On July 30, Sayed Kashua, an Israeli-Arab author, published an opinion piece in the New York Times about his family’s reaction to Israel’s new nationality law. It is a conversation between him and his family while driving in Israel. Marshaling the traditional litany of Palestinian grievances, the discourse almost marks the new law as something out of the long dark night of Nuremberg, where the basic notion of juridical man and its protections were removed from the Jews.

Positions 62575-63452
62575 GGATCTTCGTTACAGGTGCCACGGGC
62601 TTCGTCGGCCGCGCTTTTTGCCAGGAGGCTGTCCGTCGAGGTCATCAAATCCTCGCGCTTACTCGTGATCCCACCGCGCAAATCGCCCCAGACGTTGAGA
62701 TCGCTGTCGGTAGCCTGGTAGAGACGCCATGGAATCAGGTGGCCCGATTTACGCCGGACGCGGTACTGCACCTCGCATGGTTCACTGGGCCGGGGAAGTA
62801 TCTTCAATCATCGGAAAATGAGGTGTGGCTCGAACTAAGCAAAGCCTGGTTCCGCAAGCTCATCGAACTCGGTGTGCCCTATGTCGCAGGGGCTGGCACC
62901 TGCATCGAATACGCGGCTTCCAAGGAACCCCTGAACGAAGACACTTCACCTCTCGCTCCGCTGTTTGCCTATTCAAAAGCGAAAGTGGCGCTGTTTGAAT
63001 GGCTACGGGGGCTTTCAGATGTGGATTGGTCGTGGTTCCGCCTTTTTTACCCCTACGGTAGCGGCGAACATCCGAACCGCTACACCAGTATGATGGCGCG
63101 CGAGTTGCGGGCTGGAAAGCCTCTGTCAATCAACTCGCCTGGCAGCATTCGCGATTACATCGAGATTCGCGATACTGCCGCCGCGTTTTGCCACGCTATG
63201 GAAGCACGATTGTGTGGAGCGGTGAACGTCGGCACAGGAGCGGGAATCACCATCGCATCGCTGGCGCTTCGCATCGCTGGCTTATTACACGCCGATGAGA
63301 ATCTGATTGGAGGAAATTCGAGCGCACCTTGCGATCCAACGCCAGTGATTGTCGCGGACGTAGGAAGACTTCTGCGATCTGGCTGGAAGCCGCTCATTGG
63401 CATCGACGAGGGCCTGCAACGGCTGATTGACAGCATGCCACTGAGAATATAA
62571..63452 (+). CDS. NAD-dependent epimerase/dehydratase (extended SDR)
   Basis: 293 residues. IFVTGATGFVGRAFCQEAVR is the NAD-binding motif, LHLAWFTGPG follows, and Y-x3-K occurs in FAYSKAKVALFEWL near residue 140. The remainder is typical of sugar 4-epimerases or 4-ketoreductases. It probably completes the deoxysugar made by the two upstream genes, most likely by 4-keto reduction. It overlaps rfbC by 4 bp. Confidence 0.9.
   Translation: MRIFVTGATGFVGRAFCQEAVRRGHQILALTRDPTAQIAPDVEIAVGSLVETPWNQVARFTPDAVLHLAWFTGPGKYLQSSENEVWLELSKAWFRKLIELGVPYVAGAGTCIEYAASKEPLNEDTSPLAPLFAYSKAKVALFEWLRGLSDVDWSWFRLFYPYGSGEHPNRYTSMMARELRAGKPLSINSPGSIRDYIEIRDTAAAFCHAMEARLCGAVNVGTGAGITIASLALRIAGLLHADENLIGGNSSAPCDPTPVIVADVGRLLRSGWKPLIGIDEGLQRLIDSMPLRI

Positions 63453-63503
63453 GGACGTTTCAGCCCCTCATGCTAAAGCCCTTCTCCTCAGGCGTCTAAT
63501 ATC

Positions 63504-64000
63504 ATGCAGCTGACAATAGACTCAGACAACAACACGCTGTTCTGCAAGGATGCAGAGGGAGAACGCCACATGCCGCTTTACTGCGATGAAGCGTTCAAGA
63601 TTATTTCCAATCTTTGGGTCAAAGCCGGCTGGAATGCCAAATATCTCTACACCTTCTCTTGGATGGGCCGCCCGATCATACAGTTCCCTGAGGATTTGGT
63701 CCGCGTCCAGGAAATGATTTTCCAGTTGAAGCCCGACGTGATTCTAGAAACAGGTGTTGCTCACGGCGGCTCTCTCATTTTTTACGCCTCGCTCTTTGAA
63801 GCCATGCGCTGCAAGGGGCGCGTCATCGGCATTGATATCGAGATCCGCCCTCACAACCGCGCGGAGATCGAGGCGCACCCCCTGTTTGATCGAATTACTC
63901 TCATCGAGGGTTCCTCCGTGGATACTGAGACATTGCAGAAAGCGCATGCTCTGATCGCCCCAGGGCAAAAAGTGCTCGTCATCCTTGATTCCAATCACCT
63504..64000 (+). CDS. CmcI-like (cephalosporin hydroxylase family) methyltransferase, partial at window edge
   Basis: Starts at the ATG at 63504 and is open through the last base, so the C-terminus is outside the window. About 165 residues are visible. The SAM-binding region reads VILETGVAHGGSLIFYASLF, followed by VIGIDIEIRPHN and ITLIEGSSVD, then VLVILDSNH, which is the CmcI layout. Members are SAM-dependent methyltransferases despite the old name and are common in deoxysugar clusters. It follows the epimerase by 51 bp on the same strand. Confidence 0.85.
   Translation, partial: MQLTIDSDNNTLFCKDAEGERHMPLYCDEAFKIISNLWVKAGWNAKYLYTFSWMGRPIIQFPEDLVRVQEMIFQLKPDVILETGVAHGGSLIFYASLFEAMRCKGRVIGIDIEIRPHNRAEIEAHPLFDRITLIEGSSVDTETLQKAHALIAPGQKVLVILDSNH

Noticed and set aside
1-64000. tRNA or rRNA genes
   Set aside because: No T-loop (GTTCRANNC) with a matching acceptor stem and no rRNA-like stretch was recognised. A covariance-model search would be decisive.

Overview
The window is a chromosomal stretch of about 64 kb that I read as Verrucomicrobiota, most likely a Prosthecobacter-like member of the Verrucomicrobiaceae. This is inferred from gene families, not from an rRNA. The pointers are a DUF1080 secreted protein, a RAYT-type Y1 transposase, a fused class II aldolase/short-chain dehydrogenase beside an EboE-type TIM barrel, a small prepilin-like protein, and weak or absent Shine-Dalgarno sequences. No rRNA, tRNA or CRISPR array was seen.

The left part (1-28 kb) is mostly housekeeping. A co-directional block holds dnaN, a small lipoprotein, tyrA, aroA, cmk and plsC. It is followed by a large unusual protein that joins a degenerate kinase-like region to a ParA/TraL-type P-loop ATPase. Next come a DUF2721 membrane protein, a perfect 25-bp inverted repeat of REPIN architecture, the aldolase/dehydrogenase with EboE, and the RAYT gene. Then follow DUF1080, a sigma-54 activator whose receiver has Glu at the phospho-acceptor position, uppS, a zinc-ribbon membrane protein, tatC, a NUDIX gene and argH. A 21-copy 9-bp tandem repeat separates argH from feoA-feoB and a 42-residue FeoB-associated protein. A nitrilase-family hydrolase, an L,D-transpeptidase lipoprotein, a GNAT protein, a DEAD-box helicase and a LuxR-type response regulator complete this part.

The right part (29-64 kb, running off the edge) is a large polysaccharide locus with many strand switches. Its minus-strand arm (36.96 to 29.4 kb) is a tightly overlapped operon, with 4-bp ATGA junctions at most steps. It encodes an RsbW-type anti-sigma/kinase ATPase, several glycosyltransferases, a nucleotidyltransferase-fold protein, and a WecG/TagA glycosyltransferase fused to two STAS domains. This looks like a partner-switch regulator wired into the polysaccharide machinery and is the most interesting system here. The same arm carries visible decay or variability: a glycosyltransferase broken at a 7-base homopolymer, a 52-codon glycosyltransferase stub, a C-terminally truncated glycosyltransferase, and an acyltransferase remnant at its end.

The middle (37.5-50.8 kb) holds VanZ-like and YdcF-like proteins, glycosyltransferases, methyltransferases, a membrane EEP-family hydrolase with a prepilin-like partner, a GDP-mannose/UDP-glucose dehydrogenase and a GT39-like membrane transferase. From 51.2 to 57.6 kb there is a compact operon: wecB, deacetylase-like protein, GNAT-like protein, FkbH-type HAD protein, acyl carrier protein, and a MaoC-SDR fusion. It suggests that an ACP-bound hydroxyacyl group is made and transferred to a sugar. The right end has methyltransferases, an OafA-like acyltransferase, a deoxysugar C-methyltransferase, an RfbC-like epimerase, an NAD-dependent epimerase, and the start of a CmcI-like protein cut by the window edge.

The Nationality Law confirms the obvious – that Israel is a Jewish state. Mr. Kashua asks what the law has changed. In a display of cynicism he answers, “In essence, perhaps not that much. It has turned de facto racism into de jure racism.”